Smetana's cycle of six symphonic poems, Ma Vlast
(My Country) is one of the cornerstone's of the orchestral
repertory, and in the Czech Republic it is played as frequently as the
best loved works of Dvořák. Therefore
there are many recordings, and any new issue will encounter a crowded
and fiercely competitive market place. That is true of the complete
cycle, without taking account of the fact that some of the individual
pieces which make up the whole, in particular Vltava,
are often performed and recorded separately.
This CD is a live recording of a performance given
in the home of the Czech Philharmonic, the magnificent Rudolfinum Hall
on the banks of the Vltava river in Prague. The occasion was the 50th
Prague Spring Festival, in May 1995.
The performance is all that we might expect. The orchestra
clearly knows the music well, and the technical quality of the playing
is beyond criticism. So too Pesek's conducting. He has performed Ma
Vlast as often as any living conductor, but each performance of a great
work such as this will uncover new truths about the music. One of the
gains of this particular enterprise is that the effect of the whole
is more than merely the sum of the parts. In other words, Pesek gives
a considered interpretation with longer term issues in mind; and that
is of great benefit as far as the later movements, Tabor and
Blaník, are concerned.
These two, with the somewhat static opening movement,
Vysehrad, are seldom performed outside the context of the whole
cycle, and it is true that they benefit from being heard in context.
Pesek chooses tempi and phrasing which are faultless, and very much
in keeping with the larger vision.
These points apply also to the remaining movements:
Vltava, Sarka and From Bohemia's Woods and Fields,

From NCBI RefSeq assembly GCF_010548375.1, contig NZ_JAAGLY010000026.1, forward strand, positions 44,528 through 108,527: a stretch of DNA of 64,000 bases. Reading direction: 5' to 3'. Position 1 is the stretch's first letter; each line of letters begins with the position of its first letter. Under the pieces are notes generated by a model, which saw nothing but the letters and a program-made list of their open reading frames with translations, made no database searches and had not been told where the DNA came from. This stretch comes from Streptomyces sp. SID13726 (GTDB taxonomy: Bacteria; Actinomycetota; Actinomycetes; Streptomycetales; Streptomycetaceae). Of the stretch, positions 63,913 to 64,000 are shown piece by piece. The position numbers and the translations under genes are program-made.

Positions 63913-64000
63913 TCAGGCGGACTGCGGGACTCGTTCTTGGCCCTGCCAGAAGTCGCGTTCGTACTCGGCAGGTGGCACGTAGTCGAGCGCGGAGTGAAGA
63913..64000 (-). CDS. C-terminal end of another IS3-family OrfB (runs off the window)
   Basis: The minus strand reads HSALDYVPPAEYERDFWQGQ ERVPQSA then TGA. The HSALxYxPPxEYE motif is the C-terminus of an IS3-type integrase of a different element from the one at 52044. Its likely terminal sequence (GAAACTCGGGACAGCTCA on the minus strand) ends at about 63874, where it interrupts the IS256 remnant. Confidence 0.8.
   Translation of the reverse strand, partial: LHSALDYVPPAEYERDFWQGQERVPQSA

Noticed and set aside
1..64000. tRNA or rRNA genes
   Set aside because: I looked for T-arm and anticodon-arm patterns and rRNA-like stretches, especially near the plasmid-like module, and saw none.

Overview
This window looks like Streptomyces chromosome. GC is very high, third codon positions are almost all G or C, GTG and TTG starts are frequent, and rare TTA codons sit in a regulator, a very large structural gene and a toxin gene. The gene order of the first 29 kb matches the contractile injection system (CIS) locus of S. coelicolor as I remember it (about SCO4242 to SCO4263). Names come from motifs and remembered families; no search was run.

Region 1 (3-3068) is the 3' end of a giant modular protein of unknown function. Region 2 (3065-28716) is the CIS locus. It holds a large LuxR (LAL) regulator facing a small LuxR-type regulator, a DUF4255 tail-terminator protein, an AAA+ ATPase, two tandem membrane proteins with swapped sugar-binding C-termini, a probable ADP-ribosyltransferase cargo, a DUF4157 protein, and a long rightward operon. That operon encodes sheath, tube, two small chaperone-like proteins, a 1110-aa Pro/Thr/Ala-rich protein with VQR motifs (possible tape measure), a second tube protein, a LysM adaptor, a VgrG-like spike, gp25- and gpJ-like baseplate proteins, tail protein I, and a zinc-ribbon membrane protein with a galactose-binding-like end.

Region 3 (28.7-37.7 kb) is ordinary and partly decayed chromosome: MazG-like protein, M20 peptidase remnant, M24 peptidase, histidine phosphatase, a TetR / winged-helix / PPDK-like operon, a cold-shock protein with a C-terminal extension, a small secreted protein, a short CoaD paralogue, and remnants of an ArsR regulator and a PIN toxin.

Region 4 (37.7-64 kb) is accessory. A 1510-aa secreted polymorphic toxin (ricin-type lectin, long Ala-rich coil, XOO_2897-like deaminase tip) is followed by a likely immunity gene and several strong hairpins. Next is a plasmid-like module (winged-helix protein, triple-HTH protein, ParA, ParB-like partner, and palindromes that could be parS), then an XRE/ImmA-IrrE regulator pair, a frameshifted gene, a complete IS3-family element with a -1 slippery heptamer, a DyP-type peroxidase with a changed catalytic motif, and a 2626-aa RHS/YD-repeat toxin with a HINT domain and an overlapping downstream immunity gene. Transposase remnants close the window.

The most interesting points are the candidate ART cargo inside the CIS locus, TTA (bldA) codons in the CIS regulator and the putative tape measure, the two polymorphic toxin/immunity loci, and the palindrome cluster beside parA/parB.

which between them add a degree of urgency and certainly contain the
highest level of melodic inspiration. Pesek brings out the character
of the memorable themes, and he is also successful in bringing the dance
characteristics to the fore when necessary. There are, for example,
polkas in both Vltava and From Bohemia's Woods and Fields.
So far, this would make the recording seem like a first
recommendation, which it is not. There are two reasons why this issue
becomes an interesting 'also-ran'. First of all, there are some annoyingly
intrusive contributions from the audience, often at crucially quiet
moments (some people do tend to cough when tensions are high, in quiet
music). Then there is the quality of the recorded sound. There is nothing
wrong with this, as such, but it does have less range and clarity than
might be ideal. At the bargain Regis price no-one purchasing this disc
is likely to complain, but by paying a little more it is possible to
acquire more vivid performances of this great work. There are, for example,
splendid recordings conducted by Sir Charles Mackerras (Supraphon) and
Rafael Kubelik (DG).